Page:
Being Open to Change

The past month and a half has brought America much to think about. And things that we must think about. No matter where we are or who we are. We all play a part in the greater collective.

The death of George Floyd and other people of color lately, and through time, in America must make us pause. And for white people to notice our part in this difficult present and past so we can make a better future.

Old theater turned church, west side of Detroit, Warren Avenue.

This country has been built on hardship. Its vast wealth has been built in large part on the backs of enslaved people and on the land taken from native people. If we are white, we need to realize that. And we also need to realize that we are born with privilege that our skin color affords us. That is true now, and it has been true in the past. That does not mean that we need to replicate bad patterns going forward.

We are at a critical moment as a nation to realize our difficult past and use it to build a better future. These may seem to be cliches, but they are not.

I’ve been hearing a lot of discussion about the protestors who are out on the streets now. I’ve been hearing everything from full-fledged support to outright denigration to stipes in between. I think it’s critical to realize that the picture is so much more complex than decrying a whole movement and the people who are making it happen. In fact, nothing in our country has ever changed without people adding their voices and pushing from below. That’s what we’re seeing now. There’s a fringe that is using demonstration for their own (destructive) benefit. But the vast majority are those who are arguably the biggest sorts of patriots out there: those who want to make their country, their state, their neighborhoods better for everyone.

As white people we need to notice how we can be a part of this change and how we can be allies to our friends, neighbors, colleagues, fellow community members of color. And we need to listen. For some that listening is hard. We need to hear, we need to make space. And we need to work with people of color to make change going forward.

It’s this push, this noise and its subsequent silences, the pressure and discomfort that we need to make to create what is absolutely possible: a better, more just country for all of us. And that’s what true love of country and its people – all its people – means, and what it looks like.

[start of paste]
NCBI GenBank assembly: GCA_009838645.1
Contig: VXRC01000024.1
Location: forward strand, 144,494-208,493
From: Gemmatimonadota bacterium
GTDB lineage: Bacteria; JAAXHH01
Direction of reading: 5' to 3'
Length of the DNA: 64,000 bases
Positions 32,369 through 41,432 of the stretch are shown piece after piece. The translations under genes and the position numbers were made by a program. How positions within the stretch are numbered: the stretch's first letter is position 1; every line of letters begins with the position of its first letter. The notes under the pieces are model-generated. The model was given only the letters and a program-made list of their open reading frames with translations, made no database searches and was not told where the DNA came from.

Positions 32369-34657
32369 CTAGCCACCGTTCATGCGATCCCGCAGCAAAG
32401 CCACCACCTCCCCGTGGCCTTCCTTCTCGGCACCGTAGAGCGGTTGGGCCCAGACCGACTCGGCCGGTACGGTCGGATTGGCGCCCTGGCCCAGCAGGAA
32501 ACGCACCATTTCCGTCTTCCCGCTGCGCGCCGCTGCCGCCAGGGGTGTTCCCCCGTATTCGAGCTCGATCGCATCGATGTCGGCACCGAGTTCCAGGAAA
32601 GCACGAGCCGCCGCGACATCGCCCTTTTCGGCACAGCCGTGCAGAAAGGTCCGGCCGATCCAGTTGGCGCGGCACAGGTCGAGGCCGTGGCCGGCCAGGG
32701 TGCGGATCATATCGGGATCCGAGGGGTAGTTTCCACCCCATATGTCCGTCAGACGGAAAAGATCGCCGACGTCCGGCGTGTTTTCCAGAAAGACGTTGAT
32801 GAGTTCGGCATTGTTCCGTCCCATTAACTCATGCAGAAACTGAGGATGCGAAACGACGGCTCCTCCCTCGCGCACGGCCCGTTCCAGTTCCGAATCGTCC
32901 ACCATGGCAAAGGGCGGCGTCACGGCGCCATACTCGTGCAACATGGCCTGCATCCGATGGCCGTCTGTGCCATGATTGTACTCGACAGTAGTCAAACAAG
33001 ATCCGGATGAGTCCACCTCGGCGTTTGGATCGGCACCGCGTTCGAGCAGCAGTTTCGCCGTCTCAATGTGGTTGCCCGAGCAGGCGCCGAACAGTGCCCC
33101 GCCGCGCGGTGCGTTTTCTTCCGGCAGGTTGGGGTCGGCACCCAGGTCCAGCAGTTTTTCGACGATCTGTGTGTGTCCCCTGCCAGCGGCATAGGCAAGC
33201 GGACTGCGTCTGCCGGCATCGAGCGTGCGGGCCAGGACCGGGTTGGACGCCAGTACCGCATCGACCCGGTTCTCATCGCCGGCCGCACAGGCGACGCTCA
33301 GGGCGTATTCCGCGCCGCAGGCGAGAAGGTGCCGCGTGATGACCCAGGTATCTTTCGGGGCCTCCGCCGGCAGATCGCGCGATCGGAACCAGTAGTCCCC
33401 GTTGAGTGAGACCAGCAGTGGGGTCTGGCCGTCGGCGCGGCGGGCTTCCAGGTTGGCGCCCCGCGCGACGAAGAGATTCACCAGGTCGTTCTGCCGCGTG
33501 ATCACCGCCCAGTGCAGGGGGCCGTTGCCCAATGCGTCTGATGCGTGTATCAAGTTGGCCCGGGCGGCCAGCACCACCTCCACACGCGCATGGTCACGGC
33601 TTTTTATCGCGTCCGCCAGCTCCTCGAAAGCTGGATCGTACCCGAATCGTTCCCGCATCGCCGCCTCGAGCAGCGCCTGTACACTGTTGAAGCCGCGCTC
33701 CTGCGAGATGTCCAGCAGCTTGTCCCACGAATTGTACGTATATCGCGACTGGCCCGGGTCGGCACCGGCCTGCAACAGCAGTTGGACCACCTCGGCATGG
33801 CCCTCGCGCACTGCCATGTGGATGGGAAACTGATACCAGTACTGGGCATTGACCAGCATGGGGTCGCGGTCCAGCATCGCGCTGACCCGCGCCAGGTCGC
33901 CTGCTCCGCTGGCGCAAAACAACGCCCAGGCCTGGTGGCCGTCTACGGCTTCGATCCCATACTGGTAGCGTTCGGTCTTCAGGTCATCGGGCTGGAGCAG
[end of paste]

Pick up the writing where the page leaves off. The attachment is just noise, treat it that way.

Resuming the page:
Barack Obama says it succinctly:

“It’s important for us to also understand that the phrase ‘Black Lives Matter’ simply refers to the notion that there’s a specific vulnerability for African Americans that needs to be addressed. It’s not meant to suggest that other lives don’t matter. It’s to suggest that other folks aren’t experiencing this particular vulnerability.” –  ABC Town Hall

Zooming Out and Zooming In

Sheltering in place has given me much time to be both introspective as well as to look out in the wider world. I actually love being in my apartment – on the fourth floor of a big old 1920s apartment building in Detroit.

I’m here now in the time of pandemic more than I had been before, of course. It gives me a great window out to the world. I’ve been enjoying looking out on my lively neighborhood and seeing my neighbors also sheltering in place. My windows out to the world remind me a bit of the 1954 movie “Rear Window” – minus any murders!

My friend Lori really sums up some of the inner thoughts that I too think of in her own blog, Marima and Ice:

This time also gives me more time to deeply reflect on the world beyond me and think about deep issues of all sorts. Being in a time of pandemic really underlines to me just how small our world really is – while being huge. And how connected we really all are.

If there’s one thing that I like to have a lot of, it’s hope. And I have hope that we will get past all of this with a brighter future ahead of us!